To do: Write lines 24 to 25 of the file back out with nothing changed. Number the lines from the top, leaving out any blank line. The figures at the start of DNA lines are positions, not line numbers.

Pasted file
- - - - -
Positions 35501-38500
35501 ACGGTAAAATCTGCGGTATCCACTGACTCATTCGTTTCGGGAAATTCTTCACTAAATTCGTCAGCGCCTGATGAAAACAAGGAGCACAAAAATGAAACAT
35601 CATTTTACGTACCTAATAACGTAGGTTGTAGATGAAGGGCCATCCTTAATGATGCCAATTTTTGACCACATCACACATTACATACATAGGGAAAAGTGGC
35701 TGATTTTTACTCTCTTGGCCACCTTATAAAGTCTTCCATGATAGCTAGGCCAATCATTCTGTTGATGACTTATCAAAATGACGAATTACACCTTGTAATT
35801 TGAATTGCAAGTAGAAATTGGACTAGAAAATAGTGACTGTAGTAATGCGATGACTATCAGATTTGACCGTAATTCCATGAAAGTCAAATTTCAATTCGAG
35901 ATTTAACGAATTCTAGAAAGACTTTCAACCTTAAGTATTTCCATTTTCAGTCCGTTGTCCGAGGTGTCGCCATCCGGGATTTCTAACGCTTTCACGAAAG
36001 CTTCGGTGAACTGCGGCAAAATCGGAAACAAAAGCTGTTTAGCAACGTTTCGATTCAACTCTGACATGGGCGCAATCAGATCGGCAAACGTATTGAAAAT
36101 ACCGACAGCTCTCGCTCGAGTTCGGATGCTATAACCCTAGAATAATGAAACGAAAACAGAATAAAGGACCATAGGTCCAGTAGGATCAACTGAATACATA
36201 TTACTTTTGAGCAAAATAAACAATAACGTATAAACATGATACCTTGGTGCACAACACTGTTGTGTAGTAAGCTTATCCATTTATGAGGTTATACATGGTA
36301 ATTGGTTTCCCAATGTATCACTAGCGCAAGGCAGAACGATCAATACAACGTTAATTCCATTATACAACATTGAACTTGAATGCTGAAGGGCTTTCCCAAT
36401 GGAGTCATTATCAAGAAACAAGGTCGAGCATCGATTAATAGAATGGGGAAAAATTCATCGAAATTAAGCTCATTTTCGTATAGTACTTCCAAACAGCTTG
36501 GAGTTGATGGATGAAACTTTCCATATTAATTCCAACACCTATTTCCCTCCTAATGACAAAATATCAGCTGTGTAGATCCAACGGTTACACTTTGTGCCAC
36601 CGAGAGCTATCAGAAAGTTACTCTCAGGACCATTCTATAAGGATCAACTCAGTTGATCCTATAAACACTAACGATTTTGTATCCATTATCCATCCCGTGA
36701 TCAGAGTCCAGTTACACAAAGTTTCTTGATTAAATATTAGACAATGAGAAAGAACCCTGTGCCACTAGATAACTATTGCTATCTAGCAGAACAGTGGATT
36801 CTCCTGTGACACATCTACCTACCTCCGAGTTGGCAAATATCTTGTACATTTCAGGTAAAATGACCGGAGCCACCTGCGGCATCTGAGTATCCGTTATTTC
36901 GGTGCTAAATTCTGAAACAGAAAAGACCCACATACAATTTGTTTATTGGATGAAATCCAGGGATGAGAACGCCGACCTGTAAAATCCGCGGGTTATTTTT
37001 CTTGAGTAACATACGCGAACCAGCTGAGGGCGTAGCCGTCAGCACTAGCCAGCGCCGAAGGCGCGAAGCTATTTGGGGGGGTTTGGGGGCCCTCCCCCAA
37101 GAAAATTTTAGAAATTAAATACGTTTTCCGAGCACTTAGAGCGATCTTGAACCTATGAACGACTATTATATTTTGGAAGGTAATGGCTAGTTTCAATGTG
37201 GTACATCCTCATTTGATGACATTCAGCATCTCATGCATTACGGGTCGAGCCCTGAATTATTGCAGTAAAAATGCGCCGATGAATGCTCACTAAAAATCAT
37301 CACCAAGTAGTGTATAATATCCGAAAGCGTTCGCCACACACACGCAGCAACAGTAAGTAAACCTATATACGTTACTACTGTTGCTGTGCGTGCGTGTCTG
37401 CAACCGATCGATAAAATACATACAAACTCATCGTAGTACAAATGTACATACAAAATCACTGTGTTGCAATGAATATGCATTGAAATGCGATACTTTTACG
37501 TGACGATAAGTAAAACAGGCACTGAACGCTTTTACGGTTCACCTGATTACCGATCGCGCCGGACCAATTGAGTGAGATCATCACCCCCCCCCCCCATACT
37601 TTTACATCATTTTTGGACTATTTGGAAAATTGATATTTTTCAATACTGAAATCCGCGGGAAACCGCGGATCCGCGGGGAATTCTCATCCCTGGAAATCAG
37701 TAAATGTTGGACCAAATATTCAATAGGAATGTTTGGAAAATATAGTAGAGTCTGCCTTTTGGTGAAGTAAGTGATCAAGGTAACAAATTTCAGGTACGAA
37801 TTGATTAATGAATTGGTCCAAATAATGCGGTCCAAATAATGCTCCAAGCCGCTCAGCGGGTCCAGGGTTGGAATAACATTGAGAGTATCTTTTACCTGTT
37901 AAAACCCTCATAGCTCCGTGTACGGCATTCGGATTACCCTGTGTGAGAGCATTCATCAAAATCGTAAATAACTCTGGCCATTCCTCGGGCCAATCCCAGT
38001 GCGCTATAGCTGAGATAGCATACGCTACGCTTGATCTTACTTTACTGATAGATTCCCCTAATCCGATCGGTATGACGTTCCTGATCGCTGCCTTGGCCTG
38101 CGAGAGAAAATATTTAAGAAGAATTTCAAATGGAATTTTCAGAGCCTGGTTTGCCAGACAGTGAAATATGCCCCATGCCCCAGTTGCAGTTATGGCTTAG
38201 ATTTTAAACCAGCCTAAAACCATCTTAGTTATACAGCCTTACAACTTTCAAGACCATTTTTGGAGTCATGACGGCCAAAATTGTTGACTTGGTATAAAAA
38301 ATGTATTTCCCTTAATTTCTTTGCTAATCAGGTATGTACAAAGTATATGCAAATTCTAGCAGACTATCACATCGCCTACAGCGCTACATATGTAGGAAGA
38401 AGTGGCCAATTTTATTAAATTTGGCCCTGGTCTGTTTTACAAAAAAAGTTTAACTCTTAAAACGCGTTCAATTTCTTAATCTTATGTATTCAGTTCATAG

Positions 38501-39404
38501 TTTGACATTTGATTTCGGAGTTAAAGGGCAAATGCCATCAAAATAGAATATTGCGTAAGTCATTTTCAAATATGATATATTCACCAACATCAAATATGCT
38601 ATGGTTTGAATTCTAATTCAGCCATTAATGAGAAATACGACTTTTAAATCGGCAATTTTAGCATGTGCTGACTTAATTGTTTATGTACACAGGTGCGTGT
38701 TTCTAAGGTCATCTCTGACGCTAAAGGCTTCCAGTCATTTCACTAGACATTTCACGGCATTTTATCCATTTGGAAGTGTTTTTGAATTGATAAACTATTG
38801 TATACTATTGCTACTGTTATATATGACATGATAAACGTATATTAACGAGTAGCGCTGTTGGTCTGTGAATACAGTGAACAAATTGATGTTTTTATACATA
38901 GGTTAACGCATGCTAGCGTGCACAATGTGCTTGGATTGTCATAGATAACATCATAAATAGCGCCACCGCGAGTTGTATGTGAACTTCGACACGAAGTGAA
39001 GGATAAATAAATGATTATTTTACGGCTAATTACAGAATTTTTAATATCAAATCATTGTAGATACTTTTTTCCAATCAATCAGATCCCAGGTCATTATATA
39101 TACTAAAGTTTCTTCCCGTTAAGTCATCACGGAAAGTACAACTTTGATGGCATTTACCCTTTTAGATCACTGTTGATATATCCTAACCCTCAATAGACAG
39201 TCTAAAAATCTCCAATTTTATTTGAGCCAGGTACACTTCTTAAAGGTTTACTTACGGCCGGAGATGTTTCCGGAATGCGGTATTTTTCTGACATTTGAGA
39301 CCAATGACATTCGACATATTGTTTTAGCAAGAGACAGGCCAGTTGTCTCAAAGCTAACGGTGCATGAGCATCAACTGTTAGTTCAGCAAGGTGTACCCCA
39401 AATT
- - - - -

37701 TAAATGTTGGACCAAATATTCAATAGGAATGTTTGGAAAATATAGTAGAGTCTGCCTTTTGGTGAAGTAAGTGATCAAGGTAACAAATTTCAGGTACGAA
37801 TTGATTAATGAATTGGTCCAAATAATGCGGTCCAAATAATGCTCCAAGCCGCTCAGCGGGTCCAGGGTTGGAATAACATTGAGAGTATCTTTTACCTGTT